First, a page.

The frequently used positions for separating tendons in chin-na are

    1. the throat
    2. the collar bones in front of the body
    3. the collar bones at the back of the body
    4. the upper arms
    5. the sides of the waist
    6. the back of the leg above the knees
    7. the calve muscles

    For gripping energy points, the frequently used points are

    1. at the shoulders near the armpits
    2. at the armpits
    3. at the collar bones at the back
    4. at the elbows
    5. at the wrists
    6. at the sides of the ribs
    7. at the knees
    8. at the shins
    9. at the ankles
    10. at the bottom of the feet

    For wrong points, the frequently used locations are

    1. at the neck
    2. at the shoulders
    3. at the elbows
    4. at the fingers
    5. at the knees
    6. at the angles

    To apply these chin-na techniques successfully, an exponent should use tactics and strategies to trick opponents to fight in a way suitable for the technique application. He should also have sufficient force in the training of the tiger claw, eagle claw or dragon claw.

    <End>

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  • Frederick_Chu
    replied
    Thank you very much for the enlightening response, Sifu!

    Leave a comment:


  • Anton S.
    replied
    Second part here we go

    Continued from Part 1)

    “Grabbing is not appropriate to deal with multiple opponents.”

    This statement is only true for those who are not well trained in combat application in general and in chin-na in particular. And most martial artists are poorly trained in combat application and in chin-na. This is evident from the facts that many martial artists accept being punched and kicked for granted during sparring, and that chin-na is rarely taught. But if you are well trained in combat application and in chin-na, you can use chin-na to effectively deal with multiple opponents.

    “It is best to employ a direct attack and directly withdraw.”

    This statement is true for some times, but not true for other times. If your opponents are highly skillful, it may not be good to use direct attack or withdraw directly. It is better to use tactics and strategies to trick them to fight the way you want, and attack them when situations are favorable. When you have applied chin-na techniques on them, it is unwise to withdraw directly. It is better to deepen your chin-na techniques on them until they concede defeat.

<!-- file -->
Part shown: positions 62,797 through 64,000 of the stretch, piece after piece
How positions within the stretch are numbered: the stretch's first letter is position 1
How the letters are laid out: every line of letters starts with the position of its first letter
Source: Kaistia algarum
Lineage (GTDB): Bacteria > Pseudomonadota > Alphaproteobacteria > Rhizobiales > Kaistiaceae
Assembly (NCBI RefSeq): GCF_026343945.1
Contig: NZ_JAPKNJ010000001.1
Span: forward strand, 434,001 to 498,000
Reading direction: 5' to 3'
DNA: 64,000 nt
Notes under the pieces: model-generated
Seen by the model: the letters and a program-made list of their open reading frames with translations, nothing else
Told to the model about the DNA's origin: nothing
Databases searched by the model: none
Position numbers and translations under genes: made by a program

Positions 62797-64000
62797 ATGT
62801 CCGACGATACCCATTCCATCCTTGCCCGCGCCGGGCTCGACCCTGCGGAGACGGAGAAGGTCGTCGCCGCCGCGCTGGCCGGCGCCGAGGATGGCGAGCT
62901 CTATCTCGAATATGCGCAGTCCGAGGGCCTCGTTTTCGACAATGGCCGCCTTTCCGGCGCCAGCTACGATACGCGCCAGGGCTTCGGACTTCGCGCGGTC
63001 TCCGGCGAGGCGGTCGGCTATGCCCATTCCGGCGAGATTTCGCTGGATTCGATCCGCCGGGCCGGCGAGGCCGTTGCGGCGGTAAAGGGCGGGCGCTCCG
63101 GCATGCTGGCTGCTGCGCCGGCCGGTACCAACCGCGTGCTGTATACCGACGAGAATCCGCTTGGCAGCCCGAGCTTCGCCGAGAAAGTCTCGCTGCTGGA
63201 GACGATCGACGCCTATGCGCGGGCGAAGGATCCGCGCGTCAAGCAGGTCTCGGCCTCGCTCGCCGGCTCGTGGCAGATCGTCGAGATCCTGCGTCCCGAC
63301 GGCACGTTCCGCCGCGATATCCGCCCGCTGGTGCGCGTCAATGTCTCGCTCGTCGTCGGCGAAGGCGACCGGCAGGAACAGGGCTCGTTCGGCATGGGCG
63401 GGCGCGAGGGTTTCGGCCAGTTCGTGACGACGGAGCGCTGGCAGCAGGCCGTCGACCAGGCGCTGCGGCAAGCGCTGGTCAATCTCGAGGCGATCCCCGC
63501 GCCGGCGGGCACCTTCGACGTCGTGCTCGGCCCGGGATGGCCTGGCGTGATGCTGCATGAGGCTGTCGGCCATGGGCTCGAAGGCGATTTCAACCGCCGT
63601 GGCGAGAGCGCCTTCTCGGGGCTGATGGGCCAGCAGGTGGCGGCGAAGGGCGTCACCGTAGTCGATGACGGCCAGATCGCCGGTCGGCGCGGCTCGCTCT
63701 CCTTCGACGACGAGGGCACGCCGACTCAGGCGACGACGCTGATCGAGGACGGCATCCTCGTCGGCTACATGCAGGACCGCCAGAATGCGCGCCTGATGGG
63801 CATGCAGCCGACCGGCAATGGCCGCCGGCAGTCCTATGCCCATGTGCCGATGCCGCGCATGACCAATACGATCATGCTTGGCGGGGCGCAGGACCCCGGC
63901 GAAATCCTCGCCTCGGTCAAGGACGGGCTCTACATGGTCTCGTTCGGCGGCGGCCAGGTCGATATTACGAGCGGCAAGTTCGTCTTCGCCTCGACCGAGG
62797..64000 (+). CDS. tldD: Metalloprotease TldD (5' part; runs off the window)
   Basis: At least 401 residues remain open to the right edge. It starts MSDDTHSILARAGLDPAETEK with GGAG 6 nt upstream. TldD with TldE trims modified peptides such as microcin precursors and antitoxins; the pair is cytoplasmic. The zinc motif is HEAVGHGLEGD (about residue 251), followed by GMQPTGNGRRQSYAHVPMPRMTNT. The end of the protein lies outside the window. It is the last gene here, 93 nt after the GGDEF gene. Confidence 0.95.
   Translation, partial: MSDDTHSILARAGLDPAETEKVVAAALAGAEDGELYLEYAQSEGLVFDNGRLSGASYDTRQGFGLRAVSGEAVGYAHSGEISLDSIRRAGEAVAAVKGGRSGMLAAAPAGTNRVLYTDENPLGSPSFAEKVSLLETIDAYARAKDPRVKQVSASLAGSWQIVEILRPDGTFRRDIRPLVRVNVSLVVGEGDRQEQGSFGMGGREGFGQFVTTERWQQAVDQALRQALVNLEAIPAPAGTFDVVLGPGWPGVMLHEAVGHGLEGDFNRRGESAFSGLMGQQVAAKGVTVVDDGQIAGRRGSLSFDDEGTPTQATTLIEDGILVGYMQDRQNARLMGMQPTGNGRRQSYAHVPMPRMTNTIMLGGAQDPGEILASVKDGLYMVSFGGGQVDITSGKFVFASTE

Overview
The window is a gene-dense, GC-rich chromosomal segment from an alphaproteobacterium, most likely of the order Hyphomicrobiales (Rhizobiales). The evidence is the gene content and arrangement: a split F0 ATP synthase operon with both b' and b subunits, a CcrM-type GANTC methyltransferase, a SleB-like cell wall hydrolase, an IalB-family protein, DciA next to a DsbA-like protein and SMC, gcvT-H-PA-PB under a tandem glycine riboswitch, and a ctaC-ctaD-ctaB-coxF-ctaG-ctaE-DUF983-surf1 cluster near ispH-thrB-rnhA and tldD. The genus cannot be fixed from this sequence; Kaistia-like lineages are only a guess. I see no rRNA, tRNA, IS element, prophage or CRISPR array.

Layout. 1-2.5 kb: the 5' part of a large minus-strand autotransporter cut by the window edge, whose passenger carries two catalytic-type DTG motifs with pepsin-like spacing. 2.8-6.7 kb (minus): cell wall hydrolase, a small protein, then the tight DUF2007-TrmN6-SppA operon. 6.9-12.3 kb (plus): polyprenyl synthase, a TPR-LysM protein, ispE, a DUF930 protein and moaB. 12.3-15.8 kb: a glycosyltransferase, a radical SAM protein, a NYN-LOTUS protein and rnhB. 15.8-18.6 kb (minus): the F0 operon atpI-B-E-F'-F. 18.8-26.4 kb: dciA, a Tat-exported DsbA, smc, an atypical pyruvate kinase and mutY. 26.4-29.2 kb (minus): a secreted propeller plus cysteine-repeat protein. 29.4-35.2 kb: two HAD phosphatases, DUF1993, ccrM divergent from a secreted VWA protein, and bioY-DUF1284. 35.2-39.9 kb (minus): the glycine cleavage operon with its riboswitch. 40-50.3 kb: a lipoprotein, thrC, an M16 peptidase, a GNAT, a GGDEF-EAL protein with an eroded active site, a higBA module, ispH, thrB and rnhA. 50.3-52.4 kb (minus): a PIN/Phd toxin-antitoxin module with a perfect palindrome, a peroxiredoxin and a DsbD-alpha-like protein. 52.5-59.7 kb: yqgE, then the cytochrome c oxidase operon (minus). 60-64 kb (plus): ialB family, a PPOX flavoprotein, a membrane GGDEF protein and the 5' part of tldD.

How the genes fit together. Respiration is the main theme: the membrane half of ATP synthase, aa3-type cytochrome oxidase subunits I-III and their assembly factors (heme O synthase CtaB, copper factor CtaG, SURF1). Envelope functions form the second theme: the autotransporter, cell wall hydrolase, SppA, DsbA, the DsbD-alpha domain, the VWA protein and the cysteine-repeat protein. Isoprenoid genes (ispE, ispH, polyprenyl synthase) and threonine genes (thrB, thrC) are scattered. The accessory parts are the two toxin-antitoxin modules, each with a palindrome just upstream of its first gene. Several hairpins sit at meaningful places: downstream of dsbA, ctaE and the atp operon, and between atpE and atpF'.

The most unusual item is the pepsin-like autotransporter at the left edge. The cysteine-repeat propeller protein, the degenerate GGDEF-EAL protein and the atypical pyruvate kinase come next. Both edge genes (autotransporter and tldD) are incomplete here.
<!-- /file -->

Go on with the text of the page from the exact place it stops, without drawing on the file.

Moreover, you can use chin-na to attack directly and withdraw directly if the combat situation warrants it. In fact, many chin-na students who do not have the opportunities to learn tactics and strategies as well as combat philosophy, often attack and withdraw directly. In the coming Chin-Na Course, participants will have the opportunity to learn tactics, strategies and combat philosophy.

    My choice of chin-na techniques for our Swimming Dragon Baguazhang Set was made unconsciously. I did not consciously think of combat principles when choosing them for the set. But this does not mean that I chose them haphazardly. My choice, though unconscious at the time, was based on my understanding of kungfu philosophy and my experience of sparring and fighting. I felt that the chin-na techniques as well as all other techniques were the best for their particular combat situations.

    There are not many chin-na techniques in the Swimming Dragon Baguazhang Set. One chin-na technique is “Smooth Hand Lead Away” in Sequence 2, which uses one hand to hold and grip an opponent’s horizontal sweep

    Another is “Leisurely Grab Goat”, which is found in Sequence 3, and is similar to “Old Eagle Catches Snake” in Shaolin Kungfu and Taijiquan. This pattern is also found in other sequences of the Swimming Dragon Baguzhang Set. Here two hands are used to hold and grip an opponent’s striking arm.

    As chin-na is not important in Baguazhang, there are no special force training techniques or methods to train chin-na skills. The usual methods to develop internal force in Baguazhang are stance training, especially the pattern “Green Dragon Tests Claw”, and the eight mother palms, like what we did during the Baguazhang course at the UK Summer Camp many years ago. When practitioners have developed substantial internal force in Baguazhang, they will be forceful in chin-na techniques as well as all other techniques.